January 31, 2014
College football players from Northwestern University are fighting to gain more rights and protections. The group of college athletes has become the first to attempt to form a labor union.
According to Inside Higher Ed, Ramogi Huma, president of the National College Players Association, filed a petition with the National Labor Relations Board (NLRB) on behalf of Northwestern University's quarterback Kain Colter and an undisclosed number of teammates. Colter was a star participant during an All Players United (APU) protest against the NCAA. According to The Wall Street Journal, the petition to unionize is an attempt to give student-athletes an opportunity to push for things such as payment for medical care and scholarship protection.
"Student-athletes don't have a voice, they don't have a seat at the table," explained Colter in The Wall Street Journal. "The current model resembles a dictatorship with the NCAA placing these rules and regulations on these students without their input or without their negotiations."
The United Steelworkers of America union, which Huma reached out to 13 years ago, has backed the petition.
"When Ramogi first reached out to us years ago, we were like an overwhelming part of the population in that we figured athletes were lucky because they're getting an education, but then we looked into it and realized it's a myth," said United Steelworkers President Leo Gerald in The Wall Street Journal. "Many don't get a true education and their scholarships aren't guaranteed."
As Inside Higher Ed noted, the timing of the petition is significant, as the NCAA has faced increasing criticism regarding player safety and the use of student-athletes' images. Furthermore, many have questioned the oddity of student-athletes bringing in millions in revenue for colleges, but getting comparatively little in return.
Both Northwestern and the NCAA have made moves that suggest they will fight the request.
"This union-backed attempt to turn student-athletes into employees undermines the purpose of college: an education," said NCAA chief legal officer Donald Remy in a statement quoted by The Wall Street Journal. "Student-athletes are not employees, and their participation in college sports is voluntary. We stand for all student-athletes, not just those the unions want to professionalize."
In CBS News, Huma argued, "We're not advocating for professional-type salaries. You're admitted to the school because you can play ball, so these schools explicitly bring them in to provide a service athletically."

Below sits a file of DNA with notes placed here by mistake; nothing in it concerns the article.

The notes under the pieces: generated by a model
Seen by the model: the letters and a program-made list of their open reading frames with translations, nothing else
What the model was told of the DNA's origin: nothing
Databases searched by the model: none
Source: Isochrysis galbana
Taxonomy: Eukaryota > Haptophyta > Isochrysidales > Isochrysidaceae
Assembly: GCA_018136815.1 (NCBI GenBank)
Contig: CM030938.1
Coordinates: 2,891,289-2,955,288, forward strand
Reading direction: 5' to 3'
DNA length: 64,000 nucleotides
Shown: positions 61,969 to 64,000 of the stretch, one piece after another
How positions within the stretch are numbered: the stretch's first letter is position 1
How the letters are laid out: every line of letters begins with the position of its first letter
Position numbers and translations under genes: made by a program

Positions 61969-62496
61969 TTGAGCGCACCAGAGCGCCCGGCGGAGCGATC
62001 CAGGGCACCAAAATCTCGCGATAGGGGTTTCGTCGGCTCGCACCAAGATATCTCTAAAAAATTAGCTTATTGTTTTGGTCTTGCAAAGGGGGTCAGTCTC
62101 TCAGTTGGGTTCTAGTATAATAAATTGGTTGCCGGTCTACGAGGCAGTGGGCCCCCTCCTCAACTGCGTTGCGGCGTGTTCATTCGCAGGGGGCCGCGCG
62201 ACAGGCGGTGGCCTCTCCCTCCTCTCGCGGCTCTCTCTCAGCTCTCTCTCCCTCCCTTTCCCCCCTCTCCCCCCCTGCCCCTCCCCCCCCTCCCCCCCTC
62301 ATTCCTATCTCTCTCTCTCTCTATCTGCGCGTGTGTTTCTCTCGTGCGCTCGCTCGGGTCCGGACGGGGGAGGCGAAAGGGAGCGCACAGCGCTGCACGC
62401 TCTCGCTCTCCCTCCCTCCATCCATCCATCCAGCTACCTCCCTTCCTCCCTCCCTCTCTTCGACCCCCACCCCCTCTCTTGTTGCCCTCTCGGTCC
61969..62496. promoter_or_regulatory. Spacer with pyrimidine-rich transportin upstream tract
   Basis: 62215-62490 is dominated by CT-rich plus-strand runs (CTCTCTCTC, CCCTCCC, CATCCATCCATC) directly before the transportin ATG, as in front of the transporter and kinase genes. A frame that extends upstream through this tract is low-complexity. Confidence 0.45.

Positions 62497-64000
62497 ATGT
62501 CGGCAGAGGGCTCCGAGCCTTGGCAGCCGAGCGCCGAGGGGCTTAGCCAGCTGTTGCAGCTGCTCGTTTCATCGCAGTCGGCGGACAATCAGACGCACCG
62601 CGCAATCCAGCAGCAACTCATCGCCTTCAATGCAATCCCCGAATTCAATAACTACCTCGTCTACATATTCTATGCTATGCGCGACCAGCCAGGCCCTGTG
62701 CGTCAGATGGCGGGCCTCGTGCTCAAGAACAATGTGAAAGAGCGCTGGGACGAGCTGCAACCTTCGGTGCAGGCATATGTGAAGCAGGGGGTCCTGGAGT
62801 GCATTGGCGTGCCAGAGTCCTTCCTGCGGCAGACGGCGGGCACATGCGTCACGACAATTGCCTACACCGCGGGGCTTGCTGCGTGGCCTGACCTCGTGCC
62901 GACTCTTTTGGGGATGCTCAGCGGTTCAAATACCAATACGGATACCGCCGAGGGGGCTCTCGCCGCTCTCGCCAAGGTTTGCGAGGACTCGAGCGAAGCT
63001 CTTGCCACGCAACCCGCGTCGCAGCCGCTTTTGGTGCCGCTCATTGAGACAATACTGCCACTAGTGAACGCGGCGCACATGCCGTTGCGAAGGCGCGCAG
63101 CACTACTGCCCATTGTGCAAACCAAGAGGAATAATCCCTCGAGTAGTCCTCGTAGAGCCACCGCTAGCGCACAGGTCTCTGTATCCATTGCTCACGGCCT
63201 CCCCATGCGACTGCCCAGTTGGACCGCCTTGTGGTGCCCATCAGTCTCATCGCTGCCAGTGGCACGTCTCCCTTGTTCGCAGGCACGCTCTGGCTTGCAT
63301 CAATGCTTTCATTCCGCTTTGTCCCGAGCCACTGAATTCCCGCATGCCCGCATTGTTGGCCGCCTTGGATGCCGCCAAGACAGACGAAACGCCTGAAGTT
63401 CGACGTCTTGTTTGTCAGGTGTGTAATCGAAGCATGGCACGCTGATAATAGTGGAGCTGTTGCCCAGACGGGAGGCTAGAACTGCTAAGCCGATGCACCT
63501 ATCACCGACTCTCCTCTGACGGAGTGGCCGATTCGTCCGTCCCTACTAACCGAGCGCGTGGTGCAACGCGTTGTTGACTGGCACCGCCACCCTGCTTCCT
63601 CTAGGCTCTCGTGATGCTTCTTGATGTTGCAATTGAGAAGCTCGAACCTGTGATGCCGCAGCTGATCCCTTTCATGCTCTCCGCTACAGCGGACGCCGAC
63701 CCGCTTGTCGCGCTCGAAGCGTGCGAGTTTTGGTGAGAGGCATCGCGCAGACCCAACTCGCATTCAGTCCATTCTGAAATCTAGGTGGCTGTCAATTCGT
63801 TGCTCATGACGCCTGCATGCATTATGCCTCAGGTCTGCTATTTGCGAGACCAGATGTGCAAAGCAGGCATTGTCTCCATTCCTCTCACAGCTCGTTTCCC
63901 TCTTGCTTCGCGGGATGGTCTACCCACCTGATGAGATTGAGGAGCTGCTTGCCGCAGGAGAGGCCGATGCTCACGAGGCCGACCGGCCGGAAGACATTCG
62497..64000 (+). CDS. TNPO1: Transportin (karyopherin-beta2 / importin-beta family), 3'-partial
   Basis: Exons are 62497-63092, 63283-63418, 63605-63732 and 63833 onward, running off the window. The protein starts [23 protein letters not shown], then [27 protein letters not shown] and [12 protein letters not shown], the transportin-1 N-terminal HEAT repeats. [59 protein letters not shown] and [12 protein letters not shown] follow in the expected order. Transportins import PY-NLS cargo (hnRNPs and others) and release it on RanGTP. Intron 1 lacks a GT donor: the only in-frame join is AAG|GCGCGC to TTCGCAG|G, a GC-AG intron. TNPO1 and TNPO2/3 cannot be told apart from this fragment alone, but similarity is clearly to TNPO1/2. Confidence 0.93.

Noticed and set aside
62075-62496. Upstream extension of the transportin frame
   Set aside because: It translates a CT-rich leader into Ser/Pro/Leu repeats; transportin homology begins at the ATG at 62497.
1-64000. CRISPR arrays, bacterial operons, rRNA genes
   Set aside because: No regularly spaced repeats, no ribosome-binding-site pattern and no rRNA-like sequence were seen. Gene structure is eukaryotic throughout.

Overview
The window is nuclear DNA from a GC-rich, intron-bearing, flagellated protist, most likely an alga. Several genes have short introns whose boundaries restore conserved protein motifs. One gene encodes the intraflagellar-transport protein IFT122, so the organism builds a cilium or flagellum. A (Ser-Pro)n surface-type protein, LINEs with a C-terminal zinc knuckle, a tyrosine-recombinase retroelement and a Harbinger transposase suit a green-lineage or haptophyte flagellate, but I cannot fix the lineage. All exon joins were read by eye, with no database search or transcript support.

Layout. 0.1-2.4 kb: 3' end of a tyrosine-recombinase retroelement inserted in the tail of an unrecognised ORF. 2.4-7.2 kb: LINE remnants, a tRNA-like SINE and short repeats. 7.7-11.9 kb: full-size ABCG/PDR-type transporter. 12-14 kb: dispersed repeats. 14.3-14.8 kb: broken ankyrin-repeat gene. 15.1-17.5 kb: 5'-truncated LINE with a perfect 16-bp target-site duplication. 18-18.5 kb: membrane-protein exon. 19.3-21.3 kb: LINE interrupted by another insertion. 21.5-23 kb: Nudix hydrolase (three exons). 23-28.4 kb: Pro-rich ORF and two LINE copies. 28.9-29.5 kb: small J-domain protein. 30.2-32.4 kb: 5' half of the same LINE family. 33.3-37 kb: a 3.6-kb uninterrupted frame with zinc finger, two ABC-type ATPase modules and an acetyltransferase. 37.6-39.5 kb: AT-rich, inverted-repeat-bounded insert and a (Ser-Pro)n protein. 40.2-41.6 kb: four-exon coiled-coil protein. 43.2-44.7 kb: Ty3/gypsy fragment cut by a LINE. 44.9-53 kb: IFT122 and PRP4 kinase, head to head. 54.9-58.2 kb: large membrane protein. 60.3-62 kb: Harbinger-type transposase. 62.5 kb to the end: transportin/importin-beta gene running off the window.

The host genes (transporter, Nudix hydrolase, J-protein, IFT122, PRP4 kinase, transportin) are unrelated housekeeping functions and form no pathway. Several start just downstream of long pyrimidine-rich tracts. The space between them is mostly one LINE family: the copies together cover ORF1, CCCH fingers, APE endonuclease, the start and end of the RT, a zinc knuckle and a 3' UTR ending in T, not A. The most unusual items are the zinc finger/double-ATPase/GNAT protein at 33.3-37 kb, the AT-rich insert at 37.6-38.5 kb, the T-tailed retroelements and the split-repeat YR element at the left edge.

While this appears to be the first attempt for student-athletes to unionize, The Chronicle of Higher Education noted that graduate students have long tried to form unions, with grad students at New York University being the most recent case.
According to CBS News, some experts think the Northwestern students make a "great case" for a union.
"You can play a college sport and leave with injuries that aren't covered by any sort of insurance," DeMaurice Smith, head of the NFL Players Association, told CBS This Morning.
Others, however, are less optimistic, saying that there is only a one-in-three chance that the NLRB would be in favor of the student-athletes.
"The NLRB is kind of hesitant to take chances right now, they're under a lot of scrutiny," commented Gary Chaison, a professor of industrial relations at Clark University, in The Wall Street Journal. "I think it would be too novel, too different to pass. But who knows?"
Regardless of the outcomes, Charles T. Clotfelter, a professor of public policy and economics at Duke University and the author of Big-Time Sports in American Universities, told The Chronicle of Higher Education that the situation will give colleges a chance to discuss the merits of student-athletes' economic situations.
According to The Wall Street Journal, a hearing at the Chicago offices of the NLRB is scheduled for February 7.
Compiled by Heidi M. Agustin
"Athletes Move to Unionize," insidehighered.com, January 29, 2014, Allie Grasgreen, http://www.insidehighered.com/news/2014/01/29/long-road-ahead-northwestern-athletes-move-unionize
"College Football Players Seek to Form a Labor Union," chronicle.com, January 29, 2014, Brad Wolverton, http://chronicle.com/article/College-Football-Players-Seek/144271/
"Northwestern Football Players Want to Unionize," online.wsj.com, January 29, 2014, Douglas Belkin and Rachael Bachman, http://online.wsj.com/news/articles/SB10001424052702304691904579349403107728532
"Will Northwestern football union lead to paying college athletes?" cbsnews.com, January 29, 2014, http://www.cbsnews.com/news/northwestern-university-football-players-aim-to-create-first-labor-union-for-college-athletes/